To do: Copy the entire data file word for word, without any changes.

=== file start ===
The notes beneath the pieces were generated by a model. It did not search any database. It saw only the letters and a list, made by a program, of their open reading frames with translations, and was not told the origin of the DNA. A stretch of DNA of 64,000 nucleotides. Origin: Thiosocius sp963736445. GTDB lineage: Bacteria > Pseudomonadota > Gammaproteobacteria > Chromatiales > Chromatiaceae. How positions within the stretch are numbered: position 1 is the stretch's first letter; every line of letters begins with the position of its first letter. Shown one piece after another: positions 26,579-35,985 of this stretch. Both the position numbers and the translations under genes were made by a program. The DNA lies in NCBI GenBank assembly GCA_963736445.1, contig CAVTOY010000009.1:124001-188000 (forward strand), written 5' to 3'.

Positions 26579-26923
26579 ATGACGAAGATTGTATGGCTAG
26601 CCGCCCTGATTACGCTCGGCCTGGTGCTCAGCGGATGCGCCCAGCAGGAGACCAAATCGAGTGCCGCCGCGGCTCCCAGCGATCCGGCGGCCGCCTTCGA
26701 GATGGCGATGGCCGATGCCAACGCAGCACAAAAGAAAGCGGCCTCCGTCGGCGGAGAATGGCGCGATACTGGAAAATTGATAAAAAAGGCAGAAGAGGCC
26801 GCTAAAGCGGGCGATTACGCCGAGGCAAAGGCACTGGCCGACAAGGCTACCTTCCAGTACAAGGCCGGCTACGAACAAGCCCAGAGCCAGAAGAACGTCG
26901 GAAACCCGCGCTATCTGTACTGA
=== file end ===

The notes beneath the pieces were generated by a model. It did not search any database. It saw only the letters and a list, made by a program, of their open reading frames with translations, and was not told the origin of the DNA. A stretch of DNA of 64,000 nucleotides. Origin: Thiosocius sp963736445. GTDB lineage: Bacteria > Pseudomonadota > Gammaproteobacteria > Chromatiales > Chromatiaceae. How positions within the stretch are numbered: position 1 is the stretch's first letter; every line of letters begins with the position of its first letter. Shown one piece after another: positions 26,579-35,985 of this stretch. Both the position numbers and the translations under genes were made by a program. The DNA lies in NCBI GenBank assembly GCA_963736445.1, contig CAVTOY010000009.1:124001-188000 (forward strand), written 5' to 3'.

Positions 26579-26923
26579 ATGACGAAGATTGTATGGCTAG
26601 CCGCCCTGATTACGCTCGGCCTGGTGCTCAGCGGATGCGCCCAGCAGGAGACCAAATCGAGTGCCGCCGCGGCTCCCAGCGATCCGGCGGCCGCCTTCGA
26701 GATGGCGATGGCCGATGCCAACGCAGCACAAAAGAAAGCGGCCTCCGTCGGCGGAGAATGGCGCGATACTGGAAAATTGATAAAAAAGGCAGAAGAGGCC
26801 GCTAAAGCGGGCGATTACGCCGAGGCAAAGGCACTGGCCGACAAGGCTACCTTCCAGTACAAGGCCGGCTACGAACAAGCCCAGAGCCAGAAGAACGTCG
26901 GAAACCCGCGCTATCTGTACTGA